AUGUSTA — The things that could make Augusta a more livable place for senior citizens would do the same for residents of all ages, an AARP official told Augusta officials who are considering whether to seek the agency’s Age-Friendly Community designation.

Lori Parham, state director of AARP in Maine, told city councilors Thursday that surveys show people who are members of the two largest generations – older baby boomers and younger millennials – are looking for many of the same things when they choose where to live.

Things sought by the two demographic groups, which together comprise some 150 million people, include short commutes; proximity to shops, restaurants and offices; a mix of homes; a mix of incomes; and the availability of public transportation.

“People want livable communities, and boomers and millennials have similar preferences in communities,” Parham said.

“They would move to a smaller home to be close to what they want. They want to be near shops, restaurants, and offices. And they prefer to live where there is a mix of homes, not only with people of the same ages.”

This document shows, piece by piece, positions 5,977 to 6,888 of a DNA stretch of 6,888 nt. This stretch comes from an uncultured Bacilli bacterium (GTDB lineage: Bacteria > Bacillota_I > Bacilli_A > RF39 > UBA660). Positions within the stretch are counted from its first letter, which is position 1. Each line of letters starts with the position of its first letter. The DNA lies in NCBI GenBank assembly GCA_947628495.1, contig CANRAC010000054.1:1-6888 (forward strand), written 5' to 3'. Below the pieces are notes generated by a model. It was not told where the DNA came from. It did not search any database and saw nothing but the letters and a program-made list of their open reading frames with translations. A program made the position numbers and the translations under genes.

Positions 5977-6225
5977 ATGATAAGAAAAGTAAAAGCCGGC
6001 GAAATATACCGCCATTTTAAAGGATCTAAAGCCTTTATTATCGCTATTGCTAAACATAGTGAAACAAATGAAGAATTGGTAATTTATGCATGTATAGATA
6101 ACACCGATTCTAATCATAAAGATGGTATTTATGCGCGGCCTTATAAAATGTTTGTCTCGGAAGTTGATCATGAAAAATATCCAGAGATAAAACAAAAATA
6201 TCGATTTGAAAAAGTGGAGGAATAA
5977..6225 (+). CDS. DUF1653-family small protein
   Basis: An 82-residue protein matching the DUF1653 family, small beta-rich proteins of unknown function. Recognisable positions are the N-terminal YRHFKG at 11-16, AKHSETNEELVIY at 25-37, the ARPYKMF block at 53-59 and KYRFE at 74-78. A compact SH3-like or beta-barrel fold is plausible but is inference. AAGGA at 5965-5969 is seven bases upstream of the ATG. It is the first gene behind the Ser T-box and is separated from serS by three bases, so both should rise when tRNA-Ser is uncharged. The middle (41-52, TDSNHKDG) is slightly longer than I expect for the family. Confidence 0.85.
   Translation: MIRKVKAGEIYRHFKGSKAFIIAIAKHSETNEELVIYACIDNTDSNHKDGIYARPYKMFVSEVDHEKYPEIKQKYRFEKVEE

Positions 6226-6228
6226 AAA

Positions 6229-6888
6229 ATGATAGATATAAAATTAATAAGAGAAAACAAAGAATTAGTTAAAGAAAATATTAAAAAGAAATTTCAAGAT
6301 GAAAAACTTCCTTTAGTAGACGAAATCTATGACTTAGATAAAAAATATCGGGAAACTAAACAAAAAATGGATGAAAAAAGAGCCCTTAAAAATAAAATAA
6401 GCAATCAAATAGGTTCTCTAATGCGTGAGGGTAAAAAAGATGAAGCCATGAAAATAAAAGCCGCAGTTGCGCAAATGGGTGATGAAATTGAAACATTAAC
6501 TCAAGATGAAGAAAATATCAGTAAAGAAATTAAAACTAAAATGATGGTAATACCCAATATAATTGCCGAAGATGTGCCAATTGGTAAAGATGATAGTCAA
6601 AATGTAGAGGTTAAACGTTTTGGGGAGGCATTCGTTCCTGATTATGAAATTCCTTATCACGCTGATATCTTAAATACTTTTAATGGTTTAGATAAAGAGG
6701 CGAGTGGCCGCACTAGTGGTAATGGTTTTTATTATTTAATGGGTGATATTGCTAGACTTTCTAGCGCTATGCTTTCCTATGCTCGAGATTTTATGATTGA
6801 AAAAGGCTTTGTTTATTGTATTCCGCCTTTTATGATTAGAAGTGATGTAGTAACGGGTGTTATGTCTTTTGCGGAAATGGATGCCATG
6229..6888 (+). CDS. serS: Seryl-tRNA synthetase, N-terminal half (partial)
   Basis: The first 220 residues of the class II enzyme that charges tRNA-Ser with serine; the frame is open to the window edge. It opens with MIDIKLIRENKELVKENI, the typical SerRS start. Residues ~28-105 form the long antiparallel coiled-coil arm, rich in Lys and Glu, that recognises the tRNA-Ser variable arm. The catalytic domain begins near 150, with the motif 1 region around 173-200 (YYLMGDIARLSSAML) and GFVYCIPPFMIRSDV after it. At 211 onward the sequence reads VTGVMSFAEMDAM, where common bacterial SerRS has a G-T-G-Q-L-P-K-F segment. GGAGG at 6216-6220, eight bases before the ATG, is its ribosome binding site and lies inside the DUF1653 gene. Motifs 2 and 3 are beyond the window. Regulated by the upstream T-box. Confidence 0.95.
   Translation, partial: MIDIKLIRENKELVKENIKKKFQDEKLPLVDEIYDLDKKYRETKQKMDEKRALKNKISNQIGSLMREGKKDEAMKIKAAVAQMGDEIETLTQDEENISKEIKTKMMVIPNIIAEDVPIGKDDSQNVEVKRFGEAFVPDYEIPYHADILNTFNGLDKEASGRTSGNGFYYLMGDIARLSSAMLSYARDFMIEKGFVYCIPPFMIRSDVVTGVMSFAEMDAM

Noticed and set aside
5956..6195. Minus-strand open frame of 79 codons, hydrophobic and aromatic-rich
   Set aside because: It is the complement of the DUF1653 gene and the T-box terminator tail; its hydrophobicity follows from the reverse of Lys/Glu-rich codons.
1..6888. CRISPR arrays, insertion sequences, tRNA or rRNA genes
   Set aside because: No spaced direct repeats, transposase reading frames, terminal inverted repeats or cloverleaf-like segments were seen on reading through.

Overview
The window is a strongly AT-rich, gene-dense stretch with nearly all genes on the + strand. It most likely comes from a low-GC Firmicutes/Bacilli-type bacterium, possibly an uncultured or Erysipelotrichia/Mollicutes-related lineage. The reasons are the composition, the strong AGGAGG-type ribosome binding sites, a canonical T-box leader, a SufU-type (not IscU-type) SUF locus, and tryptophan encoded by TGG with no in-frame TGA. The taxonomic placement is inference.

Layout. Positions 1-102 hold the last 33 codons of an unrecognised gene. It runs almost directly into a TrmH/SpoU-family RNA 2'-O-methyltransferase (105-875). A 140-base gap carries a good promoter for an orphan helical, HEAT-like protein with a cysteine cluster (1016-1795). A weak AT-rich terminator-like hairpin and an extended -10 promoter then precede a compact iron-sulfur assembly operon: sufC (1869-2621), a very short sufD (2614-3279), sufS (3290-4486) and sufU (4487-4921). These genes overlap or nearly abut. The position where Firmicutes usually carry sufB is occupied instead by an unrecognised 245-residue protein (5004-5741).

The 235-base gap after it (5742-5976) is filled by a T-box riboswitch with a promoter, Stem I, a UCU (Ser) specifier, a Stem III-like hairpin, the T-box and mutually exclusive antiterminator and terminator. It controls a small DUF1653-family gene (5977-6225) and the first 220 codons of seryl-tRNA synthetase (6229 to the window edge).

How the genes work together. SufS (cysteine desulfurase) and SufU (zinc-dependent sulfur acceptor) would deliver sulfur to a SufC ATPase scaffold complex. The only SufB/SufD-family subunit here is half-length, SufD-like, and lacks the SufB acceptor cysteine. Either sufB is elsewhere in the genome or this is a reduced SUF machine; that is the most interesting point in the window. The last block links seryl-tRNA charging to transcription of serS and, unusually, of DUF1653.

Ward 2 Councilor Darek Grant agreed, noting many of the amenities – including hiking trails, easy access to services, and affordable quality housing – that help make life better for senior citizens really have the same effect on everyone.

“A lot of these items, I’d argue, are things we’re all striving for,” he said.

“I think Augusta is a good fit for this. It’s age-friendly, but it’s also resident-friendly in general.”

Mayor David Rollins said councilors would consider a motion to seek to join AARP’s Age-Friendly Communities Network at their meeting next week, which begins at 7 p.m. Thursday at Augusta City Center.

Parham said to join the network, city officials should write a letter to AARP, then an advisory committee of citizens would be formed to begin the process of working to make improvements to make the community more age-friendly.